Showing results for: Global
While some of the food system challenges facing humanity are local, in an interconnected world, adopting a global perspective is essential. Many environmental issues, such as climate change, need supranational commitments and action to be addressed effectively. Due to ever increasing global trade flows, prices of commodities are connected through space; a drought in Romania may thus increase the price of wheat in Zimbabwe.
Timed to coincide with the UN climate convention negotiations in South Africa, this study by UNEP argues that the world has the technological and economic solutions to avert climate change.
The December edition of the journal Nutrition Bulletin, published by the British Nutrition Foundation, examines the complex nutrition and health factors associated with the challenge of achieving a sustainable and secure food supply.
The November edition of the Livestock Exchange brief by the International Livestock Research Institute (ILRI) explored ‘Livestock and Climate Change’. Philip Thornton, Mario Herrero and Polly Ericksen prepared an issue brief on the relations between climate change and livestock systems in developing countries.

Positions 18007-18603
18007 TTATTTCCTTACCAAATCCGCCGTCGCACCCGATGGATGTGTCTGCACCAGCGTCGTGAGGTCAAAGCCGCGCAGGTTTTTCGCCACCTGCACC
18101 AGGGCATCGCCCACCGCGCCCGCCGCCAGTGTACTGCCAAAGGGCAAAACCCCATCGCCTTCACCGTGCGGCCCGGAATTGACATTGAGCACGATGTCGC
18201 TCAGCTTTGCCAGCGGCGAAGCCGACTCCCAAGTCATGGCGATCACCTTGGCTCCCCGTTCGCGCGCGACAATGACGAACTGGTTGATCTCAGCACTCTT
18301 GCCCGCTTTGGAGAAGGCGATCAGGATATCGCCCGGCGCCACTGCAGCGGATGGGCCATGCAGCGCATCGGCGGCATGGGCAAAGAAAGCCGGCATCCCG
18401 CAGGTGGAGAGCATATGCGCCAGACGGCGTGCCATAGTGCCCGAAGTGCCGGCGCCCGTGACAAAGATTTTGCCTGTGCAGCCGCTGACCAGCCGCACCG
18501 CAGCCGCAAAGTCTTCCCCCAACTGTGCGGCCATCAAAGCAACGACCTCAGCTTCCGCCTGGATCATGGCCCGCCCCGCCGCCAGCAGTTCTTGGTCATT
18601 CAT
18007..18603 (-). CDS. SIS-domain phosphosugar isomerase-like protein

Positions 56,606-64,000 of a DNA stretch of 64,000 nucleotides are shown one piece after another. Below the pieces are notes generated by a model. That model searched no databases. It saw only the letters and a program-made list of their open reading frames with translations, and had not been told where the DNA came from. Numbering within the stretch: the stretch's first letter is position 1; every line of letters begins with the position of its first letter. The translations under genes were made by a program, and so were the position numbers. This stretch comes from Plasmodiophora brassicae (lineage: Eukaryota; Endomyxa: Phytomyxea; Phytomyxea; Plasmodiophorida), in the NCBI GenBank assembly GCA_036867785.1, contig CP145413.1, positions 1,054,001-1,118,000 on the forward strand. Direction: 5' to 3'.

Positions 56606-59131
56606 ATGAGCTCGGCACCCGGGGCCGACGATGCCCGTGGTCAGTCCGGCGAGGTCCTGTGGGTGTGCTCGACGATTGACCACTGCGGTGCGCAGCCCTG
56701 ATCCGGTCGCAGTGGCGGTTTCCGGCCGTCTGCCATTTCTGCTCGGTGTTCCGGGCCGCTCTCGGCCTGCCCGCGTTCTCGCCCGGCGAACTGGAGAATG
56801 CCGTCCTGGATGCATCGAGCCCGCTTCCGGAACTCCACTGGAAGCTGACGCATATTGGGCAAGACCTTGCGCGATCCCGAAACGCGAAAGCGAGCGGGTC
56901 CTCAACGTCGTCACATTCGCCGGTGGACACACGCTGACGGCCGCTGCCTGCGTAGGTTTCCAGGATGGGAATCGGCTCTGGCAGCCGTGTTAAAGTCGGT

This short publication outlines the key research programs that IFPRI (International Food Policy Research Institute) is engaged in on climate change.
This new book, published by Earthscan, provides a critical assessment of the contemporary global food system in light of the heightening food crisis, as evidence of its failure to achieve food security for the world's population.
Plenary Lecture by Joe Millward and Tara Garnett, given at the Conference on ‘Over- and undernutrition: challenges and approaches’ published in Proceedings of the Nutrition Society.
This should get you out into the garden. If you don’t want to get your hands dirty, you can buy a half dozen chocolate coated ants or worms at Fortnum and Mason’s for a mere £7.
This powerpoint presentation sets out what we know about food and its contribution to greenhouse gas emissions, the options for emissions reduction, what is being done to tackle the problem, and the work of the FCRN.
Notes from a presentation given at an event organised by the Food Ethics Council in September 2009. The focus is on how and if agricultural GHG emissions would be discussed at the Copenhagen agreement and whether they would form part of any possible (and now increasingly precarious) agreement that might emerge from them.
This FCRN report sets out what we know about the food system’s contribution to greenhouse gas (GHG) emissions.
Global environmental change (GEC) represents an immediate and unprecedented threat to the food security of hundreds of millions of people, especially those who depend on small-scale agriculture for their livelihoods. At the same time, agriculture and related activities also contribute to climate change, by intensifying greenhouse gas emissions and altering the land surface.